Parent/Guardian Expectations

Parent/Guardian Pledge: I understand that my participation in my child’s education will help him/her to develop the tools necessary to have success in school and in life, therefore I will:

✓ Ensure that my child Answer all emails related to school and demonstrates progress weekly.

✓ Provide a place and time at home for my child to study and do schoolwork.

✓ I will monitor the progress of my child.

✓ Work with the school by communicating regularly, attending virtual meetings, sharing concerns or questions about my child’s progress,

and promoting school success.

✓ Read, sign, and return all school forms.

✓ Talk, read, and/or write with my child every day.

✓ Ensure sleeping, eating, and healthy habits that help my child be ready to learn.


Step 1: Teach & Reteach Expectations and Academic Content

When staff notices that a student is struggling with content and/or behavioral issues, the teacher or staff member will contact the student to ensure that the student is aware of the expectations and determine if there are any supports needed to help the student. If the need is academic, the teacher or staff member will initiate support for the student or inform the appropriate teacher or staff member to follow-up with the student for re-teaching and/or other intervention and monitor progress and advancement.

Step 2: Intervention Coordinator (Document Behaviors - minor/major)

If expectations are still not being followed after it is clear the student understands the expectations, a series of interventions are available for use and can be accessed by contact with the Intervention Coordinator. Interventions are designed to provide immediate feedback to the student about their behavior or academic situation and provides an opportunity for the student to make changes to find success in the future.

Step 3: Parental Intervention

If school interventions do not help or change behavior, parents will be contacted to enlist additional support. Often, involving parents through phone calls, email, and virtual meetings produces the desired result much more effectively than what can be accomplished just as a school. If parents have concerns and would like to request additional supports, please contact the school.

Step 4: School Leadership Team Intervention

Whereas classroom and school-wide interventions are immediate and made by individuals, team interventions take time and are made by more than one staff member. These interventions include developing a positive behavioral or academic intervention plan, documenting interventions, brainstorming solutions, and sharing information. It can also lead to more formal interactions, starting with a parent meeting to start the process of completing an in-depth plan.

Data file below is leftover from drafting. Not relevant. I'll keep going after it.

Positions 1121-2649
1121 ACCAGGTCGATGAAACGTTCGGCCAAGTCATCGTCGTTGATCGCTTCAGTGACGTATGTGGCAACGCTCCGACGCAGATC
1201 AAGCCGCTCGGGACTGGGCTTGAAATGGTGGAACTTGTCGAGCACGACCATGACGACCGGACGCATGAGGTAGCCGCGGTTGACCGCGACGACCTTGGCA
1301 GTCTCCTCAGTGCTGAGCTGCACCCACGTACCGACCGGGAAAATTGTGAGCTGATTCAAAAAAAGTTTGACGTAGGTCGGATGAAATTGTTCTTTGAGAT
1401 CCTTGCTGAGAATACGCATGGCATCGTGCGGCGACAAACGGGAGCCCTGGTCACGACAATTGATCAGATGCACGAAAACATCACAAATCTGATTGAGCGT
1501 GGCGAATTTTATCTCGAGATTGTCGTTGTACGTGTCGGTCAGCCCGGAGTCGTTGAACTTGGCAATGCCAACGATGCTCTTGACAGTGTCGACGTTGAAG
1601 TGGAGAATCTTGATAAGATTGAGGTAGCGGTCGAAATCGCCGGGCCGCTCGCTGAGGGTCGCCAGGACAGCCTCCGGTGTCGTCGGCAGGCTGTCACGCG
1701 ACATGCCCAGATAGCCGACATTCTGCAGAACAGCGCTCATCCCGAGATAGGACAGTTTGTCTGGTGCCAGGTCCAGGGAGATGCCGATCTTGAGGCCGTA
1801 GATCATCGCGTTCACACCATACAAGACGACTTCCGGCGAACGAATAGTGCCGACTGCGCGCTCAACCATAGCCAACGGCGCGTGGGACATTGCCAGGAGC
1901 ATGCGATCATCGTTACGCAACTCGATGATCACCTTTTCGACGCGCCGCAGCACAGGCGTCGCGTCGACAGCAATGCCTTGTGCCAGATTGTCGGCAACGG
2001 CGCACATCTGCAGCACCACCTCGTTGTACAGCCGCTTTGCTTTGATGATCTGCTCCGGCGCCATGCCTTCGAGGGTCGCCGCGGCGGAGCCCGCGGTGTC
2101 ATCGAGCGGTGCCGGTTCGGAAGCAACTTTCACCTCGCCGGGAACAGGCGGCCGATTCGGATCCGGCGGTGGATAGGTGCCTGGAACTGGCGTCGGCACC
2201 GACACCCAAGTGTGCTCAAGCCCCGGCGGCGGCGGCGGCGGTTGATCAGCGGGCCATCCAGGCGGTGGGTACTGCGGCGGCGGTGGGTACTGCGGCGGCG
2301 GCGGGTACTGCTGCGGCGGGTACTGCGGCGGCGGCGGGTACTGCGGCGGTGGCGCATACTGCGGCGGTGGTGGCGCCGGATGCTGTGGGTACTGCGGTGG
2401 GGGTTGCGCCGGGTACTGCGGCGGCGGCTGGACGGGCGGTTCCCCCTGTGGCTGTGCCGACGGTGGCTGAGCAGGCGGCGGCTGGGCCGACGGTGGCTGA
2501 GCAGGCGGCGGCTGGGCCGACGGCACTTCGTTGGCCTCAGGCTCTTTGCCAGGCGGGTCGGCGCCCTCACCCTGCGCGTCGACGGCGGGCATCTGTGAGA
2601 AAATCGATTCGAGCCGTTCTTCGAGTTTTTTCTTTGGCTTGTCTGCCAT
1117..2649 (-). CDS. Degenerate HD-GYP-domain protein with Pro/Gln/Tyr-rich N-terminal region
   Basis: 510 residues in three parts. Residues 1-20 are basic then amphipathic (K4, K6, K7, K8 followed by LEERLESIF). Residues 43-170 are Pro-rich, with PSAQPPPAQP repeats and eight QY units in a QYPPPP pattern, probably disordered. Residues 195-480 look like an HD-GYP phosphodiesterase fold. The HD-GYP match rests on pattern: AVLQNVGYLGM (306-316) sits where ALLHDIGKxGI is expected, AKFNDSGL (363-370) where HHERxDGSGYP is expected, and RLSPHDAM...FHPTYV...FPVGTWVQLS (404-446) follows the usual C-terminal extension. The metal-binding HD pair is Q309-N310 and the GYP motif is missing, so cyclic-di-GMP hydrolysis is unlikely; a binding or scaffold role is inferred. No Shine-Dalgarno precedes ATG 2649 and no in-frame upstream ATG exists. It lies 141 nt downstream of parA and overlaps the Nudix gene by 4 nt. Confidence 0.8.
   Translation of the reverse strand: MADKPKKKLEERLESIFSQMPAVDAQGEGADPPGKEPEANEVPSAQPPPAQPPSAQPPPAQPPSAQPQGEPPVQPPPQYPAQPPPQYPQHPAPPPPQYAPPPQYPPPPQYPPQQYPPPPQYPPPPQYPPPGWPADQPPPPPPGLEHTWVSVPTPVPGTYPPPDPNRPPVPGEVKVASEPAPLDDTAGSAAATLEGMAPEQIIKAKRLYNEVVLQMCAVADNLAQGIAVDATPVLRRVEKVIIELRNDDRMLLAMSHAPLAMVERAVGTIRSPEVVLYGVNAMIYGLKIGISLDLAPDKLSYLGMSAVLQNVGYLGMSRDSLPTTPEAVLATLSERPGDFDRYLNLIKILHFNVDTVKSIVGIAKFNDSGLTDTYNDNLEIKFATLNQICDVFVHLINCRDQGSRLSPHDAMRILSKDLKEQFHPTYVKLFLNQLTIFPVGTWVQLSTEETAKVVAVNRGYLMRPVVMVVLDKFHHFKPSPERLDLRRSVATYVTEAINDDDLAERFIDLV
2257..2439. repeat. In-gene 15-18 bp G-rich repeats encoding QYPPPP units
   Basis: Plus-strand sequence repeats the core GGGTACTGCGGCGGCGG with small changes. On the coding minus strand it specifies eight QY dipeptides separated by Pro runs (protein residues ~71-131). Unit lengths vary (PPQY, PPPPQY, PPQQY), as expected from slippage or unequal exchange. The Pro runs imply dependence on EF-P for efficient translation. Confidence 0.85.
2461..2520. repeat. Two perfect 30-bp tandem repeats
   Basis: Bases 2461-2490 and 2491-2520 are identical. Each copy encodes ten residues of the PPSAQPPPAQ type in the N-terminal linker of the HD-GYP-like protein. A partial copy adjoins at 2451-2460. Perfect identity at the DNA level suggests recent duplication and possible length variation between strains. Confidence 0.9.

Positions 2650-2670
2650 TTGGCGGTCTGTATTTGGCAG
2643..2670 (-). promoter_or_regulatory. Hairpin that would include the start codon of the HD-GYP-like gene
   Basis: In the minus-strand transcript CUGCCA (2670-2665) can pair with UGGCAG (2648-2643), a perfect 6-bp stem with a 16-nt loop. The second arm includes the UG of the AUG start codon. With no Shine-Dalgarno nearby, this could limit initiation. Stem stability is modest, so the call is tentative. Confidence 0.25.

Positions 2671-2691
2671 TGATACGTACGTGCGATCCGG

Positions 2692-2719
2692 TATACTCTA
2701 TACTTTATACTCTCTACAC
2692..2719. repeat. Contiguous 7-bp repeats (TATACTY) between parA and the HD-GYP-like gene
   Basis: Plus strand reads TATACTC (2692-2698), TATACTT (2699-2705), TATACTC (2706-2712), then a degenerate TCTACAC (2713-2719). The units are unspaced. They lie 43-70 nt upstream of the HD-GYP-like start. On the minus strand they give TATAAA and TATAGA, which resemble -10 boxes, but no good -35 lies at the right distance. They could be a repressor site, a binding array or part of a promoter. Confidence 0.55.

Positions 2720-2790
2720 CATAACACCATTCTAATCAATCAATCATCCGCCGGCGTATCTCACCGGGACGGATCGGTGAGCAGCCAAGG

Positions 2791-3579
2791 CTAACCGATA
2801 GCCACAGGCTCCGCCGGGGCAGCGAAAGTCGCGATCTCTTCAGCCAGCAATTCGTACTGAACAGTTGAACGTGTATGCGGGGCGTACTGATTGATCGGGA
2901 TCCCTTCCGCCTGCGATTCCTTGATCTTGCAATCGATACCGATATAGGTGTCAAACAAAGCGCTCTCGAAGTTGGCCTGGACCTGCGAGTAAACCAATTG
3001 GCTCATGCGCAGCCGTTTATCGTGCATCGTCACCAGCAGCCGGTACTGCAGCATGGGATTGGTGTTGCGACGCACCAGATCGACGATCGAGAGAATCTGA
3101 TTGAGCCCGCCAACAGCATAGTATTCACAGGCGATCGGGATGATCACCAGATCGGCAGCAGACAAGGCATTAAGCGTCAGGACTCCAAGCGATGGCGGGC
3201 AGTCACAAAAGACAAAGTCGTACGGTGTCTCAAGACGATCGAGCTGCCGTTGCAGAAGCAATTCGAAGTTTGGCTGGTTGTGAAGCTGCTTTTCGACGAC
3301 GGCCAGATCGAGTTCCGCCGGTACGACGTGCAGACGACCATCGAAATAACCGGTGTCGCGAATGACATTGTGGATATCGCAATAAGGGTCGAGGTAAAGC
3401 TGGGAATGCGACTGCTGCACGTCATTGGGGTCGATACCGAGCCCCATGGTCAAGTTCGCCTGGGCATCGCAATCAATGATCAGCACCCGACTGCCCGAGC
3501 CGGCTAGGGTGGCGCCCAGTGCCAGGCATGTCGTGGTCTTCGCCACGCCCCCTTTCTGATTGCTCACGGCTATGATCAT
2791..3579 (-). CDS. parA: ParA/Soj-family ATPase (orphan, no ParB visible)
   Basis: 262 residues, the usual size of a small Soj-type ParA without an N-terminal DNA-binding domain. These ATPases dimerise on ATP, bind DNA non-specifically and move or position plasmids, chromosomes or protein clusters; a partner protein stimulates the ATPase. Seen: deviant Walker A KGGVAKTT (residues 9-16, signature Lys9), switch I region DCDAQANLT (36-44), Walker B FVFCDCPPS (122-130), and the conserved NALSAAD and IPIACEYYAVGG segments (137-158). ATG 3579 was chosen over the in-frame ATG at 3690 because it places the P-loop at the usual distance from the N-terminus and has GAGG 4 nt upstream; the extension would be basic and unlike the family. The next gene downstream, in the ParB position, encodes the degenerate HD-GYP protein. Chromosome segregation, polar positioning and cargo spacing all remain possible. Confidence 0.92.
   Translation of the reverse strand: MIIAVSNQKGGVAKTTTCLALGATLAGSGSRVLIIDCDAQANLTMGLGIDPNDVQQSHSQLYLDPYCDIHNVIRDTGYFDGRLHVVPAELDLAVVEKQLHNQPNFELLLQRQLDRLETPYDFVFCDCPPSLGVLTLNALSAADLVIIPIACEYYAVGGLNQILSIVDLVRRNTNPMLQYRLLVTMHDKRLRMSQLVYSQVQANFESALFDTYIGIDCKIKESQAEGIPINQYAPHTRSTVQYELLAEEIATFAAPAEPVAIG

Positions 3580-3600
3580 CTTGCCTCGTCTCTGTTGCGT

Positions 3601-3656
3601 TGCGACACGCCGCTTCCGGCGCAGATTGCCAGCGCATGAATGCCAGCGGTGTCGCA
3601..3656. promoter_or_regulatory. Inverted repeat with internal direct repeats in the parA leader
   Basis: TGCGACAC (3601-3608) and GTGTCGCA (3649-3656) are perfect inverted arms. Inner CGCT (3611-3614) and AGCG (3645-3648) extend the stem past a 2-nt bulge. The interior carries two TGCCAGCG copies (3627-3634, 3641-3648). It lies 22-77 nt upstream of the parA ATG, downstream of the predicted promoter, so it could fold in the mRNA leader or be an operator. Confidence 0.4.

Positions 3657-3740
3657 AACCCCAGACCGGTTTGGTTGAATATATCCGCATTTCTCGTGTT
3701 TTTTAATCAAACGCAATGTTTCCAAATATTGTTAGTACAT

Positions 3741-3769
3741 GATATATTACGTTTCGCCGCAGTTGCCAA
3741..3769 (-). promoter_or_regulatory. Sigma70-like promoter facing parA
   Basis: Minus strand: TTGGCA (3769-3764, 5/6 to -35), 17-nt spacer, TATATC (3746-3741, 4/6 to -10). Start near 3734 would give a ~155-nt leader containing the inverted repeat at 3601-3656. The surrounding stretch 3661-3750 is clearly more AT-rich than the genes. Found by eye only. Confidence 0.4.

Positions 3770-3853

Students are expected to adhere to the following guidelines:

1. Students will use school-provided emails for communication with teachers, staff and school administration.

2. Any internet or web-based sites must be appropriate and used appropriately.

3. All communications, documents, images, videos, or other student products will be appropriate for school and public use and may not violate any school rules/expectations, district policies or applicable laws.

4. All work eligible for credit or assessment will be done by the student themselves.

5. Any quotations or use of information from outside sources MUST BE CITED with the name of the website AND the link to electronically collected information; and/or, the citation for any non-electronic sources.

6. Adults may assist with technical needs of the students, information about where or how to find information, brainstorms or ideas to trigger student creation, and/or prompts for encouragement, etc.

7. Adults may not do any work nor provide any content for a student that is designed to demonstrate student learning.

8. Students MAY NOT use any translation devices, programs, or interpretation services, human or otherwise for any online Second Language classes. Teachers are able to discern translation in a variety of ways. Students shall understand the following parameters and processes related to the use of translators or other unauthorized supports.

a. This is treated as copying or plagiarism and will result in disciplinary action.

b. Students caught using any such devices/processes will be removed from the class.

c. Students removed from a class will begin from the start in a future term.

d. Students are removed from a class twice will have to wait one year to try again.

e. Teachers may verify language acquisition verification via virtual meeting where the teacher can ask and answer questions in the target language and see the student respond to ensure there are no devices/assistance being used and/or to observe the student’s written ability “in person”.

Appropriate work guidelines are as follows:

1. Students will write and speak in full and complete sentences and paragraphs.

2. All short answer work must have at least one full paragraph.

3. A paragraph will consist of at least four full and complete sentences.

4. Students will not use emojis or other replacements for words unless given permission by the teacher.

5. Students will use correct spelling and punctuation. Students may use spell check and grammar check programs or other supports.

6. Students will not copy and paste or plagiarize. Any work from any source must be documented and cited.

7. Unless otherwise stated or allowed by the teacher all written documents will be in Arial, Calibri or Times New Roman, size 12 font.

8. Bolds, underlines, and italics will be used in moderation and in appropriate places in the work.


Cheating/plagiarism will not be tolerated. Discipline for a first offense will be at the discretion of each teacher/supervisor. Any offense after this will be referred for disciplinary action.

The use of any translation devices, programs, or interpretation services, human or otherwise for any online Second Language classes is treated as copying or plagiarism and will result in disciplinary action.

(Please see APPROPRIATE USE OF ELECTRONIC LEARNING PLATFORMS rule #8 for more information on the consequences for such use).


When students are enrolled in classes they will be given a pacing guide with the course end date, weekly goals with expected percentages of the course to complete.

Students will be given official progress reports at least once a month and informal updates on a regular basis. Parents and students can check progress within the programs.


Cyberbullying and harassment will not be tolerated in any form and will be reported to the applicable agency. Oregon anti-bullying laws include the following definitions of bullying or harassing behavior ORS § 339.351 (2009):

(1) “Cyberbullying” means the use of any electronic communication device to harass, intimidate or bully